Thursday, September 24, 2015

Vincent Van Gogh's Starless Nights: Nellie Hermann's The Season of Migration

I have been endlessly fascinated by Vincent Van Gogh, but I find that the more I learn, the more I need to search. When I was in high school, Don McLean's "Vincent" moved up the radio charts. In fact, the song was used at the high school graduation in 1973. Whenever I visit art museums, I am drawn to his paintings, particularly the two Starry Nights--the most famous one in New York and the darker one at the Musee d'Orsay in Paris.
I am challenged when I try to accept that the man who created such beauty lived such a life of despair. Even Woody Allen used Van Gogh's life as fodder for his dark humor in his classic piece, "If the Impressionists Had Been Dentists," from his collection Without Feathers.

Nellie Hermann's novel The Season of Migration sheds light on a part of Van Gogh's life with which I was unfamiliar--his attempt to serve as a minister like his father. The story alternates between the account of Vincent's long arduous walk to see his brother Theo in Paris and his letters he wrote to Theo but never mailed while living and working in the mining town where he had been sent to preach.

The story is dark, giving a glimpse into what might have haunted this man many thought mad. (He did cut off his own ear, after all)Despite the gloomy existence in the Belgian coal mining town, Hermann executes some beautiful, almost poet passages of description, particularly when Vincent decides he must go down into the darkest depths of the mine where the members of his congregation and community work. Through Vincent's written account of the experience to Theo, Hermann places the reader in the claustrophobic passages in the mine, so hot that some of the miners work naked.

Hermann's Van Gogh still struggles to develop his artistic skills, driven as he is to draw. The author also nudges readers to want to explore the actual letters Van Gogh wrote his brother and the eventual inspiration that left the world with paintings that display his mark of tortured genius.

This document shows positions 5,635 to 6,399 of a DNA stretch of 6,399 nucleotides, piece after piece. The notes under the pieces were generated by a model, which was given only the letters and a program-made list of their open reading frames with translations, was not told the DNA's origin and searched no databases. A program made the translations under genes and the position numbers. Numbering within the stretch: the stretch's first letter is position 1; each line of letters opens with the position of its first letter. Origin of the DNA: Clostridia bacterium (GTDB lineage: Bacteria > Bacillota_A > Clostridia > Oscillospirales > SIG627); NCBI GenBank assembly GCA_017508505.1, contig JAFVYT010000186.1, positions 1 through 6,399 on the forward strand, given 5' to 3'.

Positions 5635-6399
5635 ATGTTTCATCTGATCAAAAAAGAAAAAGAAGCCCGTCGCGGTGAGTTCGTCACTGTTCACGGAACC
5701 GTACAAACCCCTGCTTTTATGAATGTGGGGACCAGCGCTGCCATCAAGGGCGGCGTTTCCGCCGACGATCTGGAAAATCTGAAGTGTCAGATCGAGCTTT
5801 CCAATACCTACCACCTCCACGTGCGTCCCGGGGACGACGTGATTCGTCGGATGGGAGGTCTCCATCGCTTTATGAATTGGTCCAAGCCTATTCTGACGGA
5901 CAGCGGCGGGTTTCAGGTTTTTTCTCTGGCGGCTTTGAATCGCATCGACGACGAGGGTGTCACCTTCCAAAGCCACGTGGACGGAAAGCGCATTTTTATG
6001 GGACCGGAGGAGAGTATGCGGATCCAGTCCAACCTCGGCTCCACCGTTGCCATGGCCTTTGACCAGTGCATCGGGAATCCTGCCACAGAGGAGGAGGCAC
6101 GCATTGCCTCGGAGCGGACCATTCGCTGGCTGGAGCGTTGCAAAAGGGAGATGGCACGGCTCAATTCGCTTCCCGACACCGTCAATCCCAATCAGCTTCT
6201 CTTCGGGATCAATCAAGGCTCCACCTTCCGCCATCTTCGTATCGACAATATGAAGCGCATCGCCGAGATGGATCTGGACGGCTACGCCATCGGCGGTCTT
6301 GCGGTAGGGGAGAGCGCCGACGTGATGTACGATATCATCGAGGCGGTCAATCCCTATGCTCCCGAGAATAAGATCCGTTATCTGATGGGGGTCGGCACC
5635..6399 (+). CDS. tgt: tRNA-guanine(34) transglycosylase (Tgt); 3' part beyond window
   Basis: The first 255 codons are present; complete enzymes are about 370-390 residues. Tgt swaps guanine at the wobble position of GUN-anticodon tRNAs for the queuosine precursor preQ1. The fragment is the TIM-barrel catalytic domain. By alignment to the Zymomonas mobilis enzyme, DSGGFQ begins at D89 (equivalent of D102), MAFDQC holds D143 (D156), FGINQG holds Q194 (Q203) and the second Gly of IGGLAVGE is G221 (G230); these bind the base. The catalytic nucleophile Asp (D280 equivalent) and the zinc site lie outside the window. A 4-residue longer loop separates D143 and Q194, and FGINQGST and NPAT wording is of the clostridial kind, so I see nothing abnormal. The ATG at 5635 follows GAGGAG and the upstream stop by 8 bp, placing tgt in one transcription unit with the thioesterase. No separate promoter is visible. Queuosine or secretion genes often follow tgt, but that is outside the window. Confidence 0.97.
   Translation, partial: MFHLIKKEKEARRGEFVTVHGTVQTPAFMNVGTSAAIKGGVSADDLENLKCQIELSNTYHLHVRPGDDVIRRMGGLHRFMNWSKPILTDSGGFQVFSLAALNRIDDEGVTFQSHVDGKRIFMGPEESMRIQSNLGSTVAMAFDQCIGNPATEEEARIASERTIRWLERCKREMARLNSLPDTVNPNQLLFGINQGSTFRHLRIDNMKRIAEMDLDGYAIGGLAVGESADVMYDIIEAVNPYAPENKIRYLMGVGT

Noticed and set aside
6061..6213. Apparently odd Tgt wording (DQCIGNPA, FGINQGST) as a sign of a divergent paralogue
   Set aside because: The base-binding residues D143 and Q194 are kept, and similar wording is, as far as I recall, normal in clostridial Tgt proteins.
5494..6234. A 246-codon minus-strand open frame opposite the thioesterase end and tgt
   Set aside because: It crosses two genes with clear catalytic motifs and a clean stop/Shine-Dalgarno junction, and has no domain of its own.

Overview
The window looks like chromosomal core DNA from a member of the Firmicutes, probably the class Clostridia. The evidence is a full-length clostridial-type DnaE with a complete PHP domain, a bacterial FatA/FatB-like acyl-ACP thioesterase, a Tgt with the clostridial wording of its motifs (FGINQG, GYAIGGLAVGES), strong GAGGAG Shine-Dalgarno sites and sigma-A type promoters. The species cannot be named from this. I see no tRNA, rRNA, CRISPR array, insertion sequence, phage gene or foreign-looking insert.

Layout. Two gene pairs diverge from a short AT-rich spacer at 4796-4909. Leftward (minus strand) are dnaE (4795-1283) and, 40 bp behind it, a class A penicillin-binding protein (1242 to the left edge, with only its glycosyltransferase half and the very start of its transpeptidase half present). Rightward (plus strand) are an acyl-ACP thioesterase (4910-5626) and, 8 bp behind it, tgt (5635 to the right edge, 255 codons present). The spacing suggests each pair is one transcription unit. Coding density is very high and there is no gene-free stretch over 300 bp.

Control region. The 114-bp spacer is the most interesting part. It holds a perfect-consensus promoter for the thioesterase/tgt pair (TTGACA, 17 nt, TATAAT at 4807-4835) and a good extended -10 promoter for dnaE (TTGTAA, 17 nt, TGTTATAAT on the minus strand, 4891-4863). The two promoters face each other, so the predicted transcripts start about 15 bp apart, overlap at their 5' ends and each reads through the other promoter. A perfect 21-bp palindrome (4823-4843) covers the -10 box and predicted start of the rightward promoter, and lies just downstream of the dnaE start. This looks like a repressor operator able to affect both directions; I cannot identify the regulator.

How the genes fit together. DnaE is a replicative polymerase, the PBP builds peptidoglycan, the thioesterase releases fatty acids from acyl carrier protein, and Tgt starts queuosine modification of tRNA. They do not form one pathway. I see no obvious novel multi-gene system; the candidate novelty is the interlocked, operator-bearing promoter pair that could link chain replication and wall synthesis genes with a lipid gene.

Tuesday, September 15, 2015

The Problem with Living through Our Children: Celeste Ng's Everything I Never Told You

Celeste Ng's debut novel Everything I Never Told You opens with a spoiler: "Lydia is dead. But they don't know this yet. . . ." Thus a potential whodunit increasingly asks not Who? but Why?

Lydia Lee, on whose death the story focuses, is the middle child of a Chinese father and American mother. Her older brother knows he can never compete with Lydia for his parents' affection. Her younger sister lives in the shadows, barely able to get their attention.

Each member has to come to grips with the loss of Lydia, with only his or her incomplete information about the troubled girl who hid her emotions so completely.

Her father James, always feeling the outsider, invested all his dreams in Lydia's popularity and social life, so much so that she pretends to have phone calls with girls her age long after any possibility of friendship has passed. She has to bear her father's embarrassing attempts to seem cool, particularly in front of her peers, dropping the names of celebrities of the seventies, when the story is set, or singing along to top forty hits when they're in the car.

Marilyn, her mother, essentially lost her mother when she married James, unwilling to deal with the woman's antagonism toward the marriage. As she points out, at the time they wed, their marriage was still illegal in some states. Of even greater impact to her psyche, though, was her abandonment of the dream of becoming a doctor, a dream she transfers to Lydia.

Ng has taken what could have been a formulaic story and given it a twist, moving between points of time and points of view, maintaining squirm-inducing, page-turning suspense through the novel. She even maintains cultural accuracy writing about a decade before she was born. (According to an interview in the Plain Dealer, Ng graduated from high school in 1998, while the climax of the novel is set in 1977.) She has successfully followed the "Write what you know" dictum, while doing the research to produce a successful first novel.